The X-By-Wire Technology Demonstration Vehicle was developed by the VRC as a test and demonstration platform for vetronics technologies. Features include complete drive by wire control, glass cockpit crew stations and vehicle management system, real-time telemetry and video streaming. Technologies used to support these applications include TTP, MilCAN, Ethernet, and WLAN.
In the last decade there has been an increasing effort to apply X-by-Wire technology in modern vehicles. The adoption of this technology enables the replacement of mechanical linkages associated with vehicle controls such as throttle, steering, braking, shifting and clutch, by network enabled sub-systems comprising devices such as sensors and actuators.
The increase in emerging technologies within the car means that the driver has to interpret and act on data from several systems simultaneously. The dashboard and centre console displays information to the driver in multiple formats, all of which demand attention and adds to the drivers’ cognitive load.
Complex mobile platforms require a number of tasks to be performed during operation, with the need of multiple control stations. This increase the complexity and cost of the platform design and also require multiple people to operate the platform. In addition, the complex tasks increase the cognitive and mental load to the operator effectively in time reducing the productivity and increasing the possibility of human operational errors.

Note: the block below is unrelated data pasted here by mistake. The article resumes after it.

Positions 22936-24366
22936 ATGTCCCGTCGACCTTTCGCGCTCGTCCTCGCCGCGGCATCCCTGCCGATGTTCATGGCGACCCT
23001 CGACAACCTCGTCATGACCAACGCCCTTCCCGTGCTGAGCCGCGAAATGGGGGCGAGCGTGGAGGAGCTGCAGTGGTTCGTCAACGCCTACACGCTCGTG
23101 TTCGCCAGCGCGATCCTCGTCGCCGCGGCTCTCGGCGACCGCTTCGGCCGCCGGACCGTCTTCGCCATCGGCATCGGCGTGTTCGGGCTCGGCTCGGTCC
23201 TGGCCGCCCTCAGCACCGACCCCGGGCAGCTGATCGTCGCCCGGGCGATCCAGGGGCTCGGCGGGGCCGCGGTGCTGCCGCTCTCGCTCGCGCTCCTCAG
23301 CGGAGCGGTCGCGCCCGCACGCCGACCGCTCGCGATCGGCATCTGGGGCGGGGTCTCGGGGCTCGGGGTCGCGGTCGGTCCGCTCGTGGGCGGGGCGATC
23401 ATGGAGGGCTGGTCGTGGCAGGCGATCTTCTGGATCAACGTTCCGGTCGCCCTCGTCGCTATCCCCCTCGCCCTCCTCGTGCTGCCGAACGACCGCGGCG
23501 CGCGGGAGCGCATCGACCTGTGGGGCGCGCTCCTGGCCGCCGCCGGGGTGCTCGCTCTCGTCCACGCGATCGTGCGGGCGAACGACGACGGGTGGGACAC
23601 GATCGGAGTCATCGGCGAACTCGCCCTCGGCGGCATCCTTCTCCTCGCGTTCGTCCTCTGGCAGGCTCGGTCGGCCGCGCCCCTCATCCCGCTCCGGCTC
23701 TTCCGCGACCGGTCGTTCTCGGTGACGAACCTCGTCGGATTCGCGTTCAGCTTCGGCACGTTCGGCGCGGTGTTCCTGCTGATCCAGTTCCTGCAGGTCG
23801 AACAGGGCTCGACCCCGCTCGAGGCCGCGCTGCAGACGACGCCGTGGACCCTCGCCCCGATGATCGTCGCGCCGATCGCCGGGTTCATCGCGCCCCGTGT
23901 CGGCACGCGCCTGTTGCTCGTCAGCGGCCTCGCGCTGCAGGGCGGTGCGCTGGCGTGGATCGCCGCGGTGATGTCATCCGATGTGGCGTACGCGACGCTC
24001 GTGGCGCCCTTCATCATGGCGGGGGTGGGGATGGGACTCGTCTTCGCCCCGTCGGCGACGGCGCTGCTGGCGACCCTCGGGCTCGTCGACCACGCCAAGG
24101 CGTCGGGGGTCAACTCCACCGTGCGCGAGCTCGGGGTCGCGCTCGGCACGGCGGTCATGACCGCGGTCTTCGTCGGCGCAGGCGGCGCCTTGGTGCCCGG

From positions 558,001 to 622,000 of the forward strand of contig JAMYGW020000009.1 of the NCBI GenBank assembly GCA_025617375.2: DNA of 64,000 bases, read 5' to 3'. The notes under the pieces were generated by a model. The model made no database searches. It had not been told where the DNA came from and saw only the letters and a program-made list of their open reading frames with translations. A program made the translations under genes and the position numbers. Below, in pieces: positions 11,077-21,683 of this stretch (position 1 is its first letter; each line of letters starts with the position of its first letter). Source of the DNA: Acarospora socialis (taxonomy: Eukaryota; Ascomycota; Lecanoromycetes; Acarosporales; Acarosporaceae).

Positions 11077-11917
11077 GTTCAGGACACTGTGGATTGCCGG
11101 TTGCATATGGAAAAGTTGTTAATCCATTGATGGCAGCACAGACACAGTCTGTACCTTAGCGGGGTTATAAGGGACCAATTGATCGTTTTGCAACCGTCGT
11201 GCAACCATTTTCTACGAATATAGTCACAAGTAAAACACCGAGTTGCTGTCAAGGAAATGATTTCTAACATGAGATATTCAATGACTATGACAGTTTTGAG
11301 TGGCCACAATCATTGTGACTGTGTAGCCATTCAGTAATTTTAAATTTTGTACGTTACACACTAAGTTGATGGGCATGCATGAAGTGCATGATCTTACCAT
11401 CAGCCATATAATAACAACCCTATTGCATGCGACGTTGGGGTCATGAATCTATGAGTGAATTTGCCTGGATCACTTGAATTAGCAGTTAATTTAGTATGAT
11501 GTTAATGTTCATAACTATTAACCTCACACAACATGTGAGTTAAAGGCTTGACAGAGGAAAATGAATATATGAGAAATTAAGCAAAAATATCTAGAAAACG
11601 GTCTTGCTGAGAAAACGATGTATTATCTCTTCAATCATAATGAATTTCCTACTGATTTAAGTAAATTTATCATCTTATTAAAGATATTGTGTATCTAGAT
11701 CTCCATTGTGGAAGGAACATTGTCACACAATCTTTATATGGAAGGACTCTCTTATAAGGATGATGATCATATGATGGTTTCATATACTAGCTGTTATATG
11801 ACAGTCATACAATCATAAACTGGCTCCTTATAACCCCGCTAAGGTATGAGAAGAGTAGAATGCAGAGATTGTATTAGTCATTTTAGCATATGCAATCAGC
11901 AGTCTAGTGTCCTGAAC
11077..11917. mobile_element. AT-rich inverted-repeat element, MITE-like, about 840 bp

Modern military battlefield scenarios take place in complex environments which pose many challenges to the military operatives working in them. To address this, future military vetronics systems will generate complex data which can be used to provide a degree of situational awareness (SA) to vehicle crews. As a human's cognitive resources are limited, not all of the SA information derived from this data will be needed by crews all of the time. To ensure the right information is provided to crew members at the right time, there is a need for automatic and intelligent data management in vehicle crew stations.
Openness and modularity are increasingly important design principles of modern Electronic Architectures (EA) that can increase flexibility by allowing a system to be more readily adapted to meet prevailing requirements at greater speed and less cost compared to traditional closed monolithic approaches. Other benefits may include lower operating costs through reduced cost of modifications and commonality between platform fleets leading to reduced support requirements.